In theology, atonement is a doctrine that describes how human beings can be reconciled to God. In Christian theology the atonement refers to the forgiving or pardoning of sin through the death of Jesus Christ by crucifixion, which made possible the reconciliation between God and creation. Within Christianity there are, historically, three or four main theories for how such atonement might work:
- The ransom theory/Christus Victor (which are different, but generally considered together as Patristic or "classical", to use Gustaf Aulen's nomenclature, theories, being argued that these were the traditional understandings of the early Church Fathers);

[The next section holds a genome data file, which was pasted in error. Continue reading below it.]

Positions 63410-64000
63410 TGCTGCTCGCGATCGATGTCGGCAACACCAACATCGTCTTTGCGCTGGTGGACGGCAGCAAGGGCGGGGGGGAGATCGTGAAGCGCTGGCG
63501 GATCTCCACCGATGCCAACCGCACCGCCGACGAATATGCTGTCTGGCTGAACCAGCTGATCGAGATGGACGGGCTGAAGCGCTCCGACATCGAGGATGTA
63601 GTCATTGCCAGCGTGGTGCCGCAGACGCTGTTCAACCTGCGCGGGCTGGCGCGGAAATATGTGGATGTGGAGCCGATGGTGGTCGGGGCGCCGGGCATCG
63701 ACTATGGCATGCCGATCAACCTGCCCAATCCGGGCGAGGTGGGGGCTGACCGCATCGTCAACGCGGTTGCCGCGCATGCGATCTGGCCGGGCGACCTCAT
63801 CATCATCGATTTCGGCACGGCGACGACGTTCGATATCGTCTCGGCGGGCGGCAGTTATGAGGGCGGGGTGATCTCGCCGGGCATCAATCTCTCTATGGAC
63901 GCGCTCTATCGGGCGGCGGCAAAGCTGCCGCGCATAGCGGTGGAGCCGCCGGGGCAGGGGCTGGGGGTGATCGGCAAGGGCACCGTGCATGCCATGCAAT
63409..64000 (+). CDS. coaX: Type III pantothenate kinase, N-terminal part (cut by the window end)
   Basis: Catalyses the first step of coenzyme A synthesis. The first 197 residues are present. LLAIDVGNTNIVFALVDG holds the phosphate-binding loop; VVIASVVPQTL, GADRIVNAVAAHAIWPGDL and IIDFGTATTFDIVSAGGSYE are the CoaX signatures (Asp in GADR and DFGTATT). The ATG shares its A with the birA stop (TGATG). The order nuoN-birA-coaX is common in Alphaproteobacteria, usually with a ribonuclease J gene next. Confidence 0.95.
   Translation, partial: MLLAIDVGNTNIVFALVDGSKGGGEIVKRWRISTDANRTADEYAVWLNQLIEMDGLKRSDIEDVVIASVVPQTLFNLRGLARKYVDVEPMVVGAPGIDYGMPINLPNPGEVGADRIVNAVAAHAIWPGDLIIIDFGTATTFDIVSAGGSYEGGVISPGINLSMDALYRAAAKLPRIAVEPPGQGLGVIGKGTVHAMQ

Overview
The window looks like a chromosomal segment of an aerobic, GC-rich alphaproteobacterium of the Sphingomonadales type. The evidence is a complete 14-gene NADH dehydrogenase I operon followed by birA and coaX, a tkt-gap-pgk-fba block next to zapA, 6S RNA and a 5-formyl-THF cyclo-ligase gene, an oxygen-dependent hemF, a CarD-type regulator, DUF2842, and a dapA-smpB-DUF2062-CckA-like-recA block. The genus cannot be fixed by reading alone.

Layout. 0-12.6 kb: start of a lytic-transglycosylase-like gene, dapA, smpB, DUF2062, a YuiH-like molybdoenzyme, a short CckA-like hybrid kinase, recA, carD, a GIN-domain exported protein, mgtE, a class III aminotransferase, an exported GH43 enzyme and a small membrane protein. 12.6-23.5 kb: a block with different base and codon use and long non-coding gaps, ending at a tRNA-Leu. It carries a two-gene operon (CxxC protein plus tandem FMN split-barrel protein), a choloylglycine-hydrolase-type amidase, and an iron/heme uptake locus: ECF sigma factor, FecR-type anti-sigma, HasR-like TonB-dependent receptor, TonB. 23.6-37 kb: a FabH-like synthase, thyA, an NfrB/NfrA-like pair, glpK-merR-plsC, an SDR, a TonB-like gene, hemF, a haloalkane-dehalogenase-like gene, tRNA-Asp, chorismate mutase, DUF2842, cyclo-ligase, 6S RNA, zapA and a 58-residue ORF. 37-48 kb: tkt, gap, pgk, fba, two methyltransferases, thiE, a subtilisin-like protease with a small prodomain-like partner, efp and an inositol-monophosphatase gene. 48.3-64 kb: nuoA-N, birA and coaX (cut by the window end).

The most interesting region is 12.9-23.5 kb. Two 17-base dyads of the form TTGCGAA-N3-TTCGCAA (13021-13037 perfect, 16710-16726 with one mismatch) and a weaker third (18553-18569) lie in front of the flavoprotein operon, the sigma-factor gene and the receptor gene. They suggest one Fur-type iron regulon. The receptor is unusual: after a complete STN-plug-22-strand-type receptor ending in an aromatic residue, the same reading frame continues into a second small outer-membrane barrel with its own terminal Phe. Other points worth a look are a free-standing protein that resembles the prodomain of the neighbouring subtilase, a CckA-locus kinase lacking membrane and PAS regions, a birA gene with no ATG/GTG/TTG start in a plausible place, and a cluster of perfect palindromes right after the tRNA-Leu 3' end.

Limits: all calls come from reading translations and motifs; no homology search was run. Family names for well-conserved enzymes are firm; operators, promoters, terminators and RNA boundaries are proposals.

- The moral influence theory, which Aulen considered to be developed by Peter Abelard (called by him the "idealistic" view),
- The satisfaction theory developed by Anselm of Canterbury (called by Aulen the "scholastic" view),
- The penal substitution theory (which is a refinement of the Anselmian satisfaction theory developed by the Protestant Reformers, especially John Calvin, and is often treated together with the satisfaction view, giving rise to the "four main types" of atonement theories - classical or patristic, scholastic, and idealistic - spoken of by Aulen).